By default, GHC under Windows will link in a static copy of the GMP library.  (The base libraries/RTS using it in the implementation of Integers.) This may not be desirable for licensing reasons (GMP being LGPL-licensed) for some deployments/uses of Haskell applications, as it requires you to supply (at least) the object code for your application along with the executable.

One way to achieve freedom from this constraint (should you view it as such :-) ), is to instead dynamically link in GMP by placing it in a DLL. Here are the instructions for how to do this [nothing too magic or new here, but haven't seen this spelled out in writing before..]:
  • Build a version of the GMP library as a DLL, or pick up a binary bundle (see attachment.)
  • Download a recent mingw snapshot of GNU binutils, containing a more recent version of GNU ld than the one that GHC bundles in its binary distributions for Windows. GHC bundles 2.17, GNU binutils 2.19 is what you are (at least) after. The mingw download page has links to a 2.19 snapshot.
  • If you prefer not to do this and/or doesn't have a mingw development environment set up already, you may instead choose to side-effect the GHC binary installation tree instead. See below for steps required.
  • Install the GNU binutils snapshot, either on top of your mingw tree or separate, but adjusting your PATH to fit. i.e., from within a shell, "ld --version" needs to report the version of this snapshot.
  • For the Haskell application you want to link against the GMP DLL, create a gmp directory at the top of its tree -- if your application lives in c:\projects\haskell\app, create c:\projects\haskell\app\gmp Unpack the contents from the first step into this directory (If you built from sources, that would be the contents of the .libs/ directory.)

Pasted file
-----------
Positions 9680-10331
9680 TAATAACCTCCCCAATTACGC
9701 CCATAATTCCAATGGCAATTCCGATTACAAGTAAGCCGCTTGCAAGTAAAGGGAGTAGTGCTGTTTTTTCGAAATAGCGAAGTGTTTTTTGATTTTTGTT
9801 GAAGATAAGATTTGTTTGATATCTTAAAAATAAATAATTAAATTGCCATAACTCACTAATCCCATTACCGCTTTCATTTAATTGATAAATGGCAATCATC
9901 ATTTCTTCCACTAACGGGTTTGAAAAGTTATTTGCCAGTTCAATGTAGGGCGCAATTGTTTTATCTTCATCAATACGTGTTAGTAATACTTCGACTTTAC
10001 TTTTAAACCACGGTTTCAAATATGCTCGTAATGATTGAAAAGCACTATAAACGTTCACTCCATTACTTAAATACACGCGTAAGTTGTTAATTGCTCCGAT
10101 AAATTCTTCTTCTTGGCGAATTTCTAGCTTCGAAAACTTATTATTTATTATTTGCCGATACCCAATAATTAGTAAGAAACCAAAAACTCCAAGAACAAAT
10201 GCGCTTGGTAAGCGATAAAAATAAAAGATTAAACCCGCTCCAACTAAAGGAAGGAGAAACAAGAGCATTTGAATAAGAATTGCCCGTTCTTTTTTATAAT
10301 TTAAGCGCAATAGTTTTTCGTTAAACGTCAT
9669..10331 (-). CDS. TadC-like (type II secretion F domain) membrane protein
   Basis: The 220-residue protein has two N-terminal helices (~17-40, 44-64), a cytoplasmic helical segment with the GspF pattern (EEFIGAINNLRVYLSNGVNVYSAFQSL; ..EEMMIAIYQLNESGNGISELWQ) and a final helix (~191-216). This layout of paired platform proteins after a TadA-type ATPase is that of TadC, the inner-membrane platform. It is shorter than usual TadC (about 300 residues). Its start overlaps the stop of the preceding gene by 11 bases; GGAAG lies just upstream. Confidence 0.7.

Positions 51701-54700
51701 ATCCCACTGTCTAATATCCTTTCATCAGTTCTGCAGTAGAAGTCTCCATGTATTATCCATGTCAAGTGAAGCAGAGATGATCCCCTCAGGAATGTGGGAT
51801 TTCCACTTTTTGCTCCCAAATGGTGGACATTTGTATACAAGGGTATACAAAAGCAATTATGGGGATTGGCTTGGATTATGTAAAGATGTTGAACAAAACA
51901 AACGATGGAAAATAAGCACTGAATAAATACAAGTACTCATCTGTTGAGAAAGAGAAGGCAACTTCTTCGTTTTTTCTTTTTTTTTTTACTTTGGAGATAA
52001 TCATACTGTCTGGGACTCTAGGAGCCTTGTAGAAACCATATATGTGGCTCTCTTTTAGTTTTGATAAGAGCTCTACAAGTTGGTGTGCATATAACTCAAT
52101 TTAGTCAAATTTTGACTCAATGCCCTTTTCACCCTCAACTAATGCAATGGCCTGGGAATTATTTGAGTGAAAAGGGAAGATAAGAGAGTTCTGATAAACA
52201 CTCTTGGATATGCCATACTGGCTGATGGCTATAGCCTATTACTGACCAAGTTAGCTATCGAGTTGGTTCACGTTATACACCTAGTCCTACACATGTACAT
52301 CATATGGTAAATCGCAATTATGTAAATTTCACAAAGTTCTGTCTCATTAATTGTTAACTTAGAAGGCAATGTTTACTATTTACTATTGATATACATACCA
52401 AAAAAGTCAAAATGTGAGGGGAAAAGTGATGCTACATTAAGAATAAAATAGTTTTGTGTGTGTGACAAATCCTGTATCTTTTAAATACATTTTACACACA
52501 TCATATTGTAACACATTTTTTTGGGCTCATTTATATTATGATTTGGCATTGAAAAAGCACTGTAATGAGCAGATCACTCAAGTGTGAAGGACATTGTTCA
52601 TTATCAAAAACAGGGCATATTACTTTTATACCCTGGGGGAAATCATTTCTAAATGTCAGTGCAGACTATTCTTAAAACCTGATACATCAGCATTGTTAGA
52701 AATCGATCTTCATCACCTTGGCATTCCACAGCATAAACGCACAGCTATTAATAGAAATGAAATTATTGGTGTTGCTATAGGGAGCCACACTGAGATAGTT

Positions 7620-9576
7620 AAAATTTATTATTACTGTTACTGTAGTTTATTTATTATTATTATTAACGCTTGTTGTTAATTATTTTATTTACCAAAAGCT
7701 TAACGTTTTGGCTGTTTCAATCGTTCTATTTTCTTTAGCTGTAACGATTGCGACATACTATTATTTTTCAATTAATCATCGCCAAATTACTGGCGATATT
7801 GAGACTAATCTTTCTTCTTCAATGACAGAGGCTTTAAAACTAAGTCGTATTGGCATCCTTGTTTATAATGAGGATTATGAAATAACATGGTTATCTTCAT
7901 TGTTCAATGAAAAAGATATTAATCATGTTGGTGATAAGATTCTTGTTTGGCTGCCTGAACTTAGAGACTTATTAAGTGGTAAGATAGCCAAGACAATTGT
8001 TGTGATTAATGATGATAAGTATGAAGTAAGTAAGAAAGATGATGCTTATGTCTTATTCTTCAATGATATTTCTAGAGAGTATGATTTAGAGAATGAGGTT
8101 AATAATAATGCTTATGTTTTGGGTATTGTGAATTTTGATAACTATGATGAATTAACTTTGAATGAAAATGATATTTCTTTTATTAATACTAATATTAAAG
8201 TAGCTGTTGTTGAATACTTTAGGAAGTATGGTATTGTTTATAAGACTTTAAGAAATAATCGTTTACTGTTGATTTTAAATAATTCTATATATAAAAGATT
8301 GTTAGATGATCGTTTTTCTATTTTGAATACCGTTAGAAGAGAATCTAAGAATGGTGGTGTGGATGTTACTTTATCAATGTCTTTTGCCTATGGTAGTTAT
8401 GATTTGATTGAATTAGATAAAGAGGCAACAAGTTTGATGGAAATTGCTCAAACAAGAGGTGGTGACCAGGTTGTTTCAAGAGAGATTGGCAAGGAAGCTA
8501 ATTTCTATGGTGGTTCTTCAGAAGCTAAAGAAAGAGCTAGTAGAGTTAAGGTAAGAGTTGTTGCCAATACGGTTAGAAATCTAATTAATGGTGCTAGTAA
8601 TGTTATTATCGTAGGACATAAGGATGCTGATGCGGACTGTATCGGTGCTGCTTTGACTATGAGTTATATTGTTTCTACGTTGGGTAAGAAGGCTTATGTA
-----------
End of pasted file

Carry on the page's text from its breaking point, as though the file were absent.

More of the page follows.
• Change your Makefile / ghc command-line / .cabal file , adding -Lgmp (to ghc-options: for .cabal, for instance.) 
  • Re-link your application. That should give you a binary which is now dependent on a GMP DLL to operate. If you try invoking it, the Windows loader will complain about a missing libgmp-3.dll a binary whi.
  • To have the DLL be correctly resolved, either bring the gmp directory into your PATH, copy the GMP DLL into a shared DLL directory or copy it into the same directory as the binary.
  • When distributing your application, include the DLL along with its licensing terms (the attached bundle contains this.)
  • That's it! If you want to switch back to doing the default thing of statically linking GMP, simply drop the use of -Lgmp in your builds.
Changes required to work with GHC's (<= 6.10.1, at least) bundled version of ld:

  • Locate the top of your GHC installation tree -- c:\ghc\ghc-6.10.1\  perhaps? 
  • Rename/move libgmp.a to libgmp-static.a in that directory
  • From the GMP DLL binary bundle (see attached), copy in the libgmp.dll.a into that same directory.
  • Rename libgmp.dll.a as libgmp.a
  • Re-link your application with GHC (i.e., no Makefile / .cabal changes required.)
  • This should give you a binary like in the above set of steps; please follow the instructions/advice on how to proceed from there.
  • You may very well want to switch back to the default, static link, story while developing internally. To do this, simply rename libgmp.a to libgmp-dyn.a and libgmp-static.a to libgmp.a to revert back to normal.
That completes the story; it's length and the number of steps may make it look complex, but it's really a quite straightforward process. Hope it is of some use -- if you found it useful or have suggestions for improvement, please let me know.

Sigbjorn Finne -- sigbjorn.finne at

Sigbjorn Finne,
Jan 7, 2009, 3:32 PM